3. Dickinson, David & Villeval, Marie-Claire, 2008. "Does monitoring decrease work effort?: The complementarity between agency and crowding-out theories," Games and Economic Behavior, Elsevier, vol. 63(1), pages 56-76, May.
  4. Daniel Nagin & James Rebitzer & Seth Sanders & Lowell Taylor, 2002. "Monitoring, Motivation and Management: The Determinants of Opportunistic Behavior in a Field Experiment," NBER Working Papers 8811, National Bureau of Economic Research, Inc.
  5. Bandiera, Oriana & Barankay, Iwan & Rasul, Imran, 2006. "Incentives for Managers and Inequality Among Workers: Evidence from a Firm Level Experiment," IZA Discussion Papers 2062, Institute for the Study of Labor (IZA).
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  7. Gary E. Bolton & Axel Ockenfels, 2006. "Inequality Aversion, Efficiency, and Maximin Preferences in Simple Distribution Experiments: Comment," American Economic Review, American Economic Association, vol. 96(5), pages 1906-1911, December.
  8. Armin Falk & Michael Kosfeld, . "The Hidden Costs of Control," IEW - Working Papers 250, Institute for Empirical Research in Economics - University of Zurich.
  9. Faravelli, Marco, 2007. "How context matters: A survey based experiment on distributive justice," Journal of Public Economics, Elsevier, vol. 91(7-8), pages 1399-1422, August.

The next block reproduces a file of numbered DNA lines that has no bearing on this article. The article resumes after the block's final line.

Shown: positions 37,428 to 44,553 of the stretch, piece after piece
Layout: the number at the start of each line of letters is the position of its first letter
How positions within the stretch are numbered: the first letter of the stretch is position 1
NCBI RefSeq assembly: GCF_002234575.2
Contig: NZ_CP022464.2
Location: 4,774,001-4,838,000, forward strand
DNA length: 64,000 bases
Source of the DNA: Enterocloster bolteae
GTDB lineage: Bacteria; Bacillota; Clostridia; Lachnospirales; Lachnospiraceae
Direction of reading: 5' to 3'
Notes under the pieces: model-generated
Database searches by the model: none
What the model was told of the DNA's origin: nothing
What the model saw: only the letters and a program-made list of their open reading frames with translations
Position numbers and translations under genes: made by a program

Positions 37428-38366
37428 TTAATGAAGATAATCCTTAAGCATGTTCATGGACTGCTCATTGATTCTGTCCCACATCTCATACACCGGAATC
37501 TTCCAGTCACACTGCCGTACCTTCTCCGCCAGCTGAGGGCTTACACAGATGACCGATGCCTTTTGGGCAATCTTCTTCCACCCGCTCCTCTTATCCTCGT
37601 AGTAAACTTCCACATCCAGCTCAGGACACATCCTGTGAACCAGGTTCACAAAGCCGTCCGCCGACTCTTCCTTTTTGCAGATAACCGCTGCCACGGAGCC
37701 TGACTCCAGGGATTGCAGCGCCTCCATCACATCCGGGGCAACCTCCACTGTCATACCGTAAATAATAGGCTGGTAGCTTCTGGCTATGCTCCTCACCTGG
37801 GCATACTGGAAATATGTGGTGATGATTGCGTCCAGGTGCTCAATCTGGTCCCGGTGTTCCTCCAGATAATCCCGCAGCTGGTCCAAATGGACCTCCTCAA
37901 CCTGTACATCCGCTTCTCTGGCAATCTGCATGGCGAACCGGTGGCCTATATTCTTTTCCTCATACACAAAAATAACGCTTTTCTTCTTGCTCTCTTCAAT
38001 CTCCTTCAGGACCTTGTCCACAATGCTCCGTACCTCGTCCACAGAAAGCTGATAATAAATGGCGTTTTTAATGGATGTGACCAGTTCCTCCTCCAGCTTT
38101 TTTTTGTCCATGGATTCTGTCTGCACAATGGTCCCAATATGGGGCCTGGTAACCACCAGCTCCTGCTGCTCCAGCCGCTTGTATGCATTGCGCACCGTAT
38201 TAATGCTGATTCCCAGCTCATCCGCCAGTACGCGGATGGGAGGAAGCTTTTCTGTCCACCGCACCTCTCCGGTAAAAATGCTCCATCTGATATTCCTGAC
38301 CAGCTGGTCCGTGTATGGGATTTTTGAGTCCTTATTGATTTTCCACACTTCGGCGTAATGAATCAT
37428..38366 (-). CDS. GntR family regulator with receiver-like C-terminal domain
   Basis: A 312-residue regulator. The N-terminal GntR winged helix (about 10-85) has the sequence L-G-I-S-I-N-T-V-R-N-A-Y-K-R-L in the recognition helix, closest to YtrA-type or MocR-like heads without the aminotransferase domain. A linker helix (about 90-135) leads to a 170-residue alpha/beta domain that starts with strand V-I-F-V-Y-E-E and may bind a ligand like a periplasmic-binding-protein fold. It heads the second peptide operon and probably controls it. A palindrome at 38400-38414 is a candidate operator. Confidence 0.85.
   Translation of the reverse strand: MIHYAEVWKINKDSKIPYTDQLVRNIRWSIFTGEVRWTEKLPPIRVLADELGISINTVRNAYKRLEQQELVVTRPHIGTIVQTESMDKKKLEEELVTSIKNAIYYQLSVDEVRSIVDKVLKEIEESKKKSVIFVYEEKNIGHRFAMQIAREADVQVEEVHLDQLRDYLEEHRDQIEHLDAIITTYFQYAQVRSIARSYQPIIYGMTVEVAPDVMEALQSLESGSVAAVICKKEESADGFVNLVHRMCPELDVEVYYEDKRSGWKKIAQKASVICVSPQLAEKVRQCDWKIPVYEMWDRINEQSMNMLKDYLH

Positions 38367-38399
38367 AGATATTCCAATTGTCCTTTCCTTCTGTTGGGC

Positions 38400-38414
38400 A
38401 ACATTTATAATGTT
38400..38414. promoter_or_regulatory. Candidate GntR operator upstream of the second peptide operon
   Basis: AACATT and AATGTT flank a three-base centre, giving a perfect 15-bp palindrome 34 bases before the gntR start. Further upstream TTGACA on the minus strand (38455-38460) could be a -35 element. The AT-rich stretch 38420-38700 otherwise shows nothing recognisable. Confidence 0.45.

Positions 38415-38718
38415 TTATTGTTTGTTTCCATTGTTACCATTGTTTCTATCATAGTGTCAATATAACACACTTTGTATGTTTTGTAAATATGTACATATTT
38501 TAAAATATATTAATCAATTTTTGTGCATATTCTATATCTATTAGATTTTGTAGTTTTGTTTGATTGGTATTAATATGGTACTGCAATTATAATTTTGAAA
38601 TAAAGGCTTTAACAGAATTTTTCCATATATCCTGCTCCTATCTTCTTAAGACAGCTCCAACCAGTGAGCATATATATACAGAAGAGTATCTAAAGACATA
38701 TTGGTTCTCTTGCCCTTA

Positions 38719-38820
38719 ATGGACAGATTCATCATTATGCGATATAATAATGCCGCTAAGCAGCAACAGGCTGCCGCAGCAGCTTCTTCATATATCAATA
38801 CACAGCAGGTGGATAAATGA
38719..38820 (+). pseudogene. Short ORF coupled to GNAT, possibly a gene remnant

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  11. Fehr, Ernst & Naef, Michael & Schmidt, Klaus M., 2006. "Inequality aversion, efficiency, and maximin preferences in simple distribution experiments: Comment," Munich Reprints in Economics 20639, University of Munich, Department of Economics.
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Cited by:
  1. Katharina Eckartz & Oliver Kirchkamp & Daniel Schunk, 2012. "How do Incentives affect Creativity?," Jena Economic Research Papers 2012-068, Friedrich-Schiller-University Jena, Max-Planck-Institute of Economics.
  2. Riener, Gerhard & Wiederhold, Simon, 2012. "Heterogeneous treatment effects in groups," DICE Discussion Papers 73, Heinrich‐Heine‐Universität Düsseldorf, Düsseldorf Institute for Competition Economics (DICE).
  3. Masella, Paolo & Meier, Stephan & Zahn, Philipp, 2014. "Incentives and group identity," Games and Economic Behavior, Elsevier, vol. 86(C), pages 12-25.
  4. Simon Wiederhold, 2012. "The Role of Public Procurement in Innovation: Theory and Empirical Evidence," ifo Beiträge zur Wirtschaftsforschung, Ifo Institute for Economic Research at the University of Munich, number 43.
  5. Schnedler, Wendelin & Vanberg, Christoph, 2014. "Playing 'Hard to Get': An Economic Rationale for Crowding Out of Intrinsically Motivated Behavior," IZA Discussion Papers 8108, Institute for the Study of Labor (IZA).
  6. Gerhard Riener & Simon Wiederhold, 2011. "On Social Identity, Subjective Expectations, and the Costs of Control," Jena Economic Research Papers 2011-035, Friedrich-Schiller-University Jena, Max-Planck-Institute of Economics.